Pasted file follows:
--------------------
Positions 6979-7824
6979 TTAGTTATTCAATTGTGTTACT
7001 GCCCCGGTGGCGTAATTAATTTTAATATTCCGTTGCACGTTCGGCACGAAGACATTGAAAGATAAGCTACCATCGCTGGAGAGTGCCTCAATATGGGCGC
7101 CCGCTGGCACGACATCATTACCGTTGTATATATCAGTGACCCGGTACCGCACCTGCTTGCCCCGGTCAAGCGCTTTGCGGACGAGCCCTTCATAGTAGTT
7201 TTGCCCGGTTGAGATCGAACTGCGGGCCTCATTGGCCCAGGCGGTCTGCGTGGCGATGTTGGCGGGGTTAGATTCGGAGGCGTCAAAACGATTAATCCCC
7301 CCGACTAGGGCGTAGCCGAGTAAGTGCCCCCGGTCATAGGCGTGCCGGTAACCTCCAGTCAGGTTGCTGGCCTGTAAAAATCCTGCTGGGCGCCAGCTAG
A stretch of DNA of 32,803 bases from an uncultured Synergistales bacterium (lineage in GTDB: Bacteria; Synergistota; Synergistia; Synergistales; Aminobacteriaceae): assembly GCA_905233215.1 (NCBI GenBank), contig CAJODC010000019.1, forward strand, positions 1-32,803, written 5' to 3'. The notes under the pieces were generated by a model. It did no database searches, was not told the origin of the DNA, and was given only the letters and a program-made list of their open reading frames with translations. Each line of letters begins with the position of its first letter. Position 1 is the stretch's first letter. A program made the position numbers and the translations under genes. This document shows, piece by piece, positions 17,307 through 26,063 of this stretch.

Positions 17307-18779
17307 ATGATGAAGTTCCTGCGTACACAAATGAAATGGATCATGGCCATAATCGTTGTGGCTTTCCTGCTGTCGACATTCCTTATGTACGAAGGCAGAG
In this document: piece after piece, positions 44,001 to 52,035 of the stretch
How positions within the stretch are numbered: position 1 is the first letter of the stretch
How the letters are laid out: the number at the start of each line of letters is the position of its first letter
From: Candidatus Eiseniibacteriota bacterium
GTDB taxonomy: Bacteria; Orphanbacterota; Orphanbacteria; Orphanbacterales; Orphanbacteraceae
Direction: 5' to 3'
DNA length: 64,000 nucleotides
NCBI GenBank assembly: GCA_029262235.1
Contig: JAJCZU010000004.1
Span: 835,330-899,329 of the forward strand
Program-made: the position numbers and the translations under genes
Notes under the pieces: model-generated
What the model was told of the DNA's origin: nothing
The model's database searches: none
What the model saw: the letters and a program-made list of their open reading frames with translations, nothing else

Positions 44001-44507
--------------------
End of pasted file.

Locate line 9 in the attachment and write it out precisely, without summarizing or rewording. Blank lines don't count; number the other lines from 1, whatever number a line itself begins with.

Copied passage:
17307 ATGATGAAGTTCCTGCGTACACAAATGAAATGGATCATGGCCATAATCGTTGTGGCTTTCCTGCTGTCGACATTCCTTATGTACGAAGGCAGAG